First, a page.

Interestingly, the image of a leader painted by these authors seems to lack common human emotions. Nowhere do I see fear, reluctance to lead, or insecurity. The leader knows he was born to lead. The leader knows she will be followed.
Or does she?
Enters Katniss Aberdeen, the heroin of the Hunger Games series. Katniss had no intention to lead. As she told President Snow in a moving scene from Mockingjay: "I only wanted to save my sister and keep Peeta alive" (if you know nothing about the Hunger Games Trilogy, you may catch up in this brief summary).
So why then does Katniss lead? As I reflected on the answer, I came across three clips. In the first, we hear about the origins of the "Mockingjay" (a mutant bird who imitates human sounds, a symbolic pin Katniss wore early in the series for protection).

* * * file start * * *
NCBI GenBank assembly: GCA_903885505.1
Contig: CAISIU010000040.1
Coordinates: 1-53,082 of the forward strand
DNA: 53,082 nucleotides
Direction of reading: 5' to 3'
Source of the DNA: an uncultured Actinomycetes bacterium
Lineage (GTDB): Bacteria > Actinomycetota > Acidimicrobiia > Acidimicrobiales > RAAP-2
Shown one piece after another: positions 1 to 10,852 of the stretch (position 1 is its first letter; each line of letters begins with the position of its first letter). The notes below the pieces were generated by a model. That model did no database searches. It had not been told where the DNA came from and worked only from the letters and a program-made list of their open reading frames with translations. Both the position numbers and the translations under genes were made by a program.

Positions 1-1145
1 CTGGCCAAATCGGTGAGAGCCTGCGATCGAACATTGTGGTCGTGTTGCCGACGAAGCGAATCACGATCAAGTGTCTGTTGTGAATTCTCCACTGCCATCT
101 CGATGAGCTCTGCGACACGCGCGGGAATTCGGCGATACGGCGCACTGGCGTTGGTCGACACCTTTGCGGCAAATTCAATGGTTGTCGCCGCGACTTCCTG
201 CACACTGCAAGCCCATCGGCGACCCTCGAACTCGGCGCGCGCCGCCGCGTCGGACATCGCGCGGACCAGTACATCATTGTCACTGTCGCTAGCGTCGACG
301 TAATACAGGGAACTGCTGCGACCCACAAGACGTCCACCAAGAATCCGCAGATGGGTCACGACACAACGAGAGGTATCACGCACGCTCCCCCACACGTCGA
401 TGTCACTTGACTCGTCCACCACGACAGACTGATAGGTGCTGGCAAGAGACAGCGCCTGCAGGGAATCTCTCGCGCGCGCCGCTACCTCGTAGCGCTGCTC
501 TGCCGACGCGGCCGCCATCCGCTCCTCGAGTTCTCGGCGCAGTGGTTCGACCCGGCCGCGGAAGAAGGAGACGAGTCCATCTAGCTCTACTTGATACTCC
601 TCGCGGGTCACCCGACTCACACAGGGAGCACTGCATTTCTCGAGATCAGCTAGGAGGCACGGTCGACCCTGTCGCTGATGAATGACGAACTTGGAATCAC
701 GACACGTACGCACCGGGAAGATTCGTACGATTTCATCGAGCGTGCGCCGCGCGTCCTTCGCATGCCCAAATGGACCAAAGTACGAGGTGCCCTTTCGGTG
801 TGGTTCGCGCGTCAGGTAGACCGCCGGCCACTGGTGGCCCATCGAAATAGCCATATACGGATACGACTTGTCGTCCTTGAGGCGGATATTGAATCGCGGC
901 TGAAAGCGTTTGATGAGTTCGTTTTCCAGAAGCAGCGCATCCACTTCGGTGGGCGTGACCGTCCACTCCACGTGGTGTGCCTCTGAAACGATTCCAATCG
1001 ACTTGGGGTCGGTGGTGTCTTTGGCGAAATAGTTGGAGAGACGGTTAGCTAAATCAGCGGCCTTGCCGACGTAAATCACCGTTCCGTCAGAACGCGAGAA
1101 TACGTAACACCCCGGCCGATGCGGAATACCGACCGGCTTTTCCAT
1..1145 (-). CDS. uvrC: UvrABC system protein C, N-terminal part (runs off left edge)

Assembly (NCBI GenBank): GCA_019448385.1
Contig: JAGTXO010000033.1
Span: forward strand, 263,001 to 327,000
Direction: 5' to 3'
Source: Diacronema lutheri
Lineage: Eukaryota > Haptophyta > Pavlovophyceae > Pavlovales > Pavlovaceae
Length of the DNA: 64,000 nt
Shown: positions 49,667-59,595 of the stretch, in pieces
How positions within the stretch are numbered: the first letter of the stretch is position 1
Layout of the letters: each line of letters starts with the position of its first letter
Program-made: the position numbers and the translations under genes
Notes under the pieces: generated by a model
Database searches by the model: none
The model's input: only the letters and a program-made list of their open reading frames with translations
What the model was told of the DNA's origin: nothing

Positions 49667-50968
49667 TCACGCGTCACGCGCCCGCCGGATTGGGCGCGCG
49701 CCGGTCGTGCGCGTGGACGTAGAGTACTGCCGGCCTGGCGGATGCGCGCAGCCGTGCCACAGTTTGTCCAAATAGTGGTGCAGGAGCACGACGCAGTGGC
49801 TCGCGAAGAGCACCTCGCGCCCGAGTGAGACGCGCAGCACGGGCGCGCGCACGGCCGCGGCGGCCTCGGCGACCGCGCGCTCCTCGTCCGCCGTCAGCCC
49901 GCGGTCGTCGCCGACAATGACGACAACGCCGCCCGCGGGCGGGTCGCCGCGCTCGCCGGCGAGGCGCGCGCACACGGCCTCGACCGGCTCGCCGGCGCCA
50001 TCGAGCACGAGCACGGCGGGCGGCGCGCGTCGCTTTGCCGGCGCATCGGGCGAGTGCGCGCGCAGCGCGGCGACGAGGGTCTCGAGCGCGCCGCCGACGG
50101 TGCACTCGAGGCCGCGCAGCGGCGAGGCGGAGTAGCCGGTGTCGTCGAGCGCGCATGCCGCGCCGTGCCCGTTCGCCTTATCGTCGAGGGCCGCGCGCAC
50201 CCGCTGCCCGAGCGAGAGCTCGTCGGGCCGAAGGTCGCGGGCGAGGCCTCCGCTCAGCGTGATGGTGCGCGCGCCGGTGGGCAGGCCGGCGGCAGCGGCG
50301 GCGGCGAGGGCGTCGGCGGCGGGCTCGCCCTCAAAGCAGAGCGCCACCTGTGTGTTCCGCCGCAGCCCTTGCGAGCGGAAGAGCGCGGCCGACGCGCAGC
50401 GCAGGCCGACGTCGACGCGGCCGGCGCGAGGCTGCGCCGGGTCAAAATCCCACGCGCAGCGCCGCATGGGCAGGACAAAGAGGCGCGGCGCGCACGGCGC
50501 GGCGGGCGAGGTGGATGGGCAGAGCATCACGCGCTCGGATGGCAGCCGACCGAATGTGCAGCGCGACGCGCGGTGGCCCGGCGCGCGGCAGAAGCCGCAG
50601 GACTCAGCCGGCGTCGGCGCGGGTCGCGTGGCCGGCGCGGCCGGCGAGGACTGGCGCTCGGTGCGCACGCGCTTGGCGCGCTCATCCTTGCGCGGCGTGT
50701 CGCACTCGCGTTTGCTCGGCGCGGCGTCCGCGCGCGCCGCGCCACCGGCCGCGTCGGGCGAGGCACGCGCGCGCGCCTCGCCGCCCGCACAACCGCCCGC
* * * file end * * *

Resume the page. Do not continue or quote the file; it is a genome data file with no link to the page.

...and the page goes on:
Perhaps most of these leadership books have it wrong. One can't really "learn to be a leader." Leaders are as different as the people who follow them or the causes for which they fight. Instead, we should focus on helping leaders find their core. Their passion. Their cause. Their personal Mockingjay.
What is yours?